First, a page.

We've heard all those descriptions of the perfect NY-style pie...”pillowy”, “tender crust”, “biting into a cloud”, “foldable yet airy”, “light as a feather”, “creamy, crunchy, chewy”, etc.
What does that mean and how does it equate to hydration? I think we first have to look at the two key components...flour and water. Then, as a third, comes oil. And the way and time frame it took to mix and put the dough together. But more on that later.
Like Peter, Scott R and Scott123 have pointed out over time here, water takes longer to evaporate in a dough. This reminds me of two things...
Luc of Marcello's told me recently that one key to a good NY-style crust is to “bake out” the dough as much as possible without compromising it. I have yet to determine what that exactly means. Chad Robertson gives basically the same advice in his Tartine book, which makes sense given the very high hydration of the Tartine dough, the high heat that's involved and the extended bake time of up to 45 minutes.
But his instructions can't really be applied to a NY-style pizza, although the train of thought might be the same. So how does all that translate to a pizza dough with a 58, 60 or 63 percent hydration? Lower heat and extended bake times (10-15 mins)? Those numbers are for commercial ovens.
At home, they might correlate to numbers between 5-8 mins, for certain hearths. But here's another thought...we all know the effects oil has on a dough. It makes it softer, more pliable, might contribute to oven spring, etc. What I have yet to see is what the oil's temperature during baking does to the dough and how it effects and compares to the water. Oil can get a lot hotter than water without evaporating at the rate water does, if at all. So what effect has oil temperature on a NY-style pizza dough during the bake?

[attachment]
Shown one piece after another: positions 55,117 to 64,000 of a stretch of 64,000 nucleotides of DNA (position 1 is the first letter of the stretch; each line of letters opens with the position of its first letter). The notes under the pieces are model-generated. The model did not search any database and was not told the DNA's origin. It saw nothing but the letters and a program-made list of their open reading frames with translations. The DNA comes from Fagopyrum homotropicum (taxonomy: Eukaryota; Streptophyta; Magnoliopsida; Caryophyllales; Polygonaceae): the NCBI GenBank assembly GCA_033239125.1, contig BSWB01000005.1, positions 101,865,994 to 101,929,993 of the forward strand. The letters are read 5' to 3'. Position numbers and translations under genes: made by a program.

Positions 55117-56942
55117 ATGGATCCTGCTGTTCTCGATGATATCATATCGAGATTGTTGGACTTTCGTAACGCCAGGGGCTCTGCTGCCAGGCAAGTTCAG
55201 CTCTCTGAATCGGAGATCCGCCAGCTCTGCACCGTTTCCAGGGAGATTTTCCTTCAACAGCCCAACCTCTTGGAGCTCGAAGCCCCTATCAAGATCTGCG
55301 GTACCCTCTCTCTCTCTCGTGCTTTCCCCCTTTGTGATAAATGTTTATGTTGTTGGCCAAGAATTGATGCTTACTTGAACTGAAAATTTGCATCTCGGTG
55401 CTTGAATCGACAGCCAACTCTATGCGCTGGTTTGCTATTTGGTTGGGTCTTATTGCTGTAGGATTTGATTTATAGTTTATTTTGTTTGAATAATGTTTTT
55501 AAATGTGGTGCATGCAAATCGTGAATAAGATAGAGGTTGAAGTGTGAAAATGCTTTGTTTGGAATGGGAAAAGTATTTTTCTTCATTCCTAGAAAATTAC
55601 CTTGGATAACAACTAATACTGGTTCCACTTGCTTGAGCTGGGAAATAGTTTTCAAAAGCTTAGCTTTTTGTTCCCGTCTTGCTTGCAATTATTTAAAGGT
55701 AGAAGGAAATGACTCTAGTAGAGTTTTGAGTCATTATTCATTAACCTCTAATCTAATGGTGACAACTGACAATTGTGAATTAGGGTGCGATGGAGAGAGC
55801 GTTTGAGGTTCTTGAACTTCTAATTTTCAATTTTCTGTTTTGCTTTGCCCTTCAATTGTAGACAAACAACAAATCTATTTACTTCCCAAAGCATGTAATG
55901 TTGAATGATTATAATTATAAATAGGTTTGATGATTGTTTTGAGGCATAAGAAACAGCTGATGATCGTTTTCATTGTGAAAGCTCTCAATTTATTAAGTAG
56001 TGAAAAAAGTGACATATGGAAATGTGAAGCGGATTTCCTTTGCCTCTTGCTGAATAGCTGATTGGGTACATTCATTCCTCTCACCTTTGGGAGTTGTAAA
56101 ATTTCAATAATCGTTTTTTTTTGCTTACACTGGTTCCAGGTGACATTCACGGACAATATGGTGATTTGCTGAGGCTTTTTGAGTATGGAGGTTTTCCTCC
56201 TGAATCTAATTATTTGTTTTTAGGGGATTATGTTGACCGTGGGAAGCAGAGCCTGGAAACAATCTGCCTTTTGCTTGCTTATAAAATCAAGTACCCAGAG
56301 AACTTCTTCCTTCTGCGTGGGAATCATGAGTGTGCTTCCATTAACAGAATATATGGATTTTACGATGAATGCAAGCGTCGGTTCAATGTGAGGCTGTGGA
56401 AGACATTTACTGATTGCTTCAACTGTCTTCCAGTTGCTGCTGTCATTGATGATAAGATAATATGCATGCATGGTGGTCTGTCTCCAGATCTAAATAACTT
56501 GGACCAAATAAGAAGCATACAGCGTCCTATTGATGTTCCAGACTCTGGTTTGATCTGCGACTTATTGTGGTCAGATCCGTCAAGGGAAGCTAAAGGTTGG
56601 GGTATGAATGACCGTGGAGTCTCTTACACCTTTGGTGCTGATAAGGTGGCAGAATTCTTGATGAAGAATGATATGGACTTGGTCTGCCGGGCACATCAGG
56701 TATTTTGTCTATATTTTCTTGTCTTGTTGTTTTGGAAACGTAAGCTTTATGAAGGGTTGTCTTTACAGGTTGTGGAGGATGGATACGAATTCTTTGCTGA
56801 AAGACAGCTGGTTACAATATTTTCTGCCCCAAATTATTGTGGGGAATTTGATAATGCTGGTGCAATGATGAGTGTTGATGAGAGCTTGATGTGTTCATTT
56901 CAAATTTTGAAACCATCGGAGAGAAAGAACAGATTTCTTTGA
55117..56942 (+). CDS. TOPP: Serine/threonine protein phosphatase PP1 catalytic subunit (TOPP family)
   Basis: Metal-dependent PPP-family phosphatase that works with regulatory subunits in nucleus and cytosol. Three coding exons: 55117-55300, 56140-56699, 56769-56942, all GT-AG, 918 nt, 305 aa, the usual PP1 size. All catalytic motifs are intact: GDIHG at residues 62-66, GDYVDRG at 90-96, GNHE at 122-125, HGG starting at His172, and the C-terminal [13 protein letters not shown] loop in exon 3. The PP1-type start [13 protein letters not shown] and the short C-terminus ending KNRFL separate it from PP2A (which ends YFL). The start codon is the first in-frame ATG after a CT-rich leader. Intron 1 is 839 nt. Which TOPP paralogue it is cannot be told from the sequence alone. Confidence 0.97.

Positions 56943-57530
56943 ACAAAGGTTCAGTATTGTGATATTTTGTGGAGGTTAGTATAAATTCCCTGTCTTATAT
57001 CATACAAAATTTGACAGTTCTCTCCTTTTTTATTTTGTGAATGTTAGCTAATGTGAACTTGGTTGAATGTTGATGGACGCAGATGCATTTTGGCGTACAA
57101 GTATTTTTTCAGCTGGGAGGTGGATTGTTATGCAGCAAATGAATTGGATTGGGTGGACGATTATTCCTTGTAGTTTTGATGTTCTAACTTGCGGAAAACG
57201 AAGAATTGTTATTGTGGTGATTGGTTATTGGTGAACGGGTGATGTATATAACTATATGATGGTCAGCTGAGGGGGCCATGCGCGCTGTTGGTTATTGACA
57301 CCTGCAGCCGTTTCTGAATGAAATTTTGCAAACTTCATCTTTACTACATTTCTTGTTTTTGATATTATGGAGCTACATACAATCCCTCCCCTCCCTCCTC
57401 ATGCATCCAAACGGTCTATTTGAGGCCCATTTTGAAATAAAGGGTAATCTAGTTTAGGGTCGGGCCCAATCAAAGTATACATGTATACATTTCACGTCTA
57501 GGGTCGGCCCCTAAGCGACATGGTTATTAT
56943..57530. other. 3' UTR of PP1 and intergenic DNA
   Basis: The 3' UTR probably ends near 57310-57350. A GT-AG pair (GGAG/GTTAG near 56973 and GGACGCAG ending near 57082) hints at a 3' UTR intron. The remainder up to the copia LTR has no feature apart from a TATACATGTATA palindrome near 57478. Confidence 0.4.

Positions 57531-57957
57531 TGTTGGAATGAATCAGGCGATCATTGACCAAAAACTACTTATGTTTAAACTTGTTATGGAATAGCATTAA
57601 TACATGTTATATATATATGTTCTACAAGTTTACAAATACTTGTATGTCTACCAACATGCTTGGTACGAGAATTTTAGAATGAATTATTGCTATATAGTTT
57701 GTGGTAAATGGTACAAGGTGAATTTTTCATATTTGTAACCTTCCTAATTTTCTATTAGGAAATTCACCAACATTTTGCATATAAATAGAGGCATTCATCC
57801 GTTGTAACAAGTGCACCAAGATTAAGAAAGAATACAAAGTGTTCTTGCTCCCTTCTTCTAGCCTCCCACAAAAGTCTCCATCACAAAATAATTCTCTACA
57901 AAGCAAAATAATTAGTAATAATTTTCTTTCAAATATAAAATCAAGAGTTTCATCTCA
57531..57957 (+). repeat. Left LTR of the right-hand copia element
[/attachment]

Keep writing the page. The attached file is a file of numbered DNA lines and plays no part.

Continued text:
10-15 mins in a professional Horbart, for example. Translate that to a lower-hydration dough kneading in a home mixer, such as the KA or Cuisinart, and it would be overkill, I would think. Especially when a high-gluten flour is used, such as KASL, All Trumps or Pendleton's Power Flour.
The dough would probably end up with a gluten matrix that even a modern tennis net can't match. Not good. My recent pondering and reflection on such matters led me to believe that a kneading time of 4 mins, not counting the minute or two it takes to incorporate all the ingredients, if a 24 hr overnight cold-rise is used, and 6 mins for a same-day dough that's made very early in the morning, say between 6 & 8 am. Not to mention the increased yeast amount for a one-day dough.
With all that said, are home pizzamakers facing an insurmountable & uphill battle when it comes to replicating or even designing a dough that rivals those professional ones? My hopes are on the answer 'No' but it will yet to be seen how far one can take it. Especially with a regular, generic electric oven.
The above thoughts, theories and statements are just that...basically a collection of information and my own ponderings. And I'm not a chemist nor a physicist so anyone with better knowledge feel free to chime in and correct/advise or comment.
It will be, as usual, very much appreciated.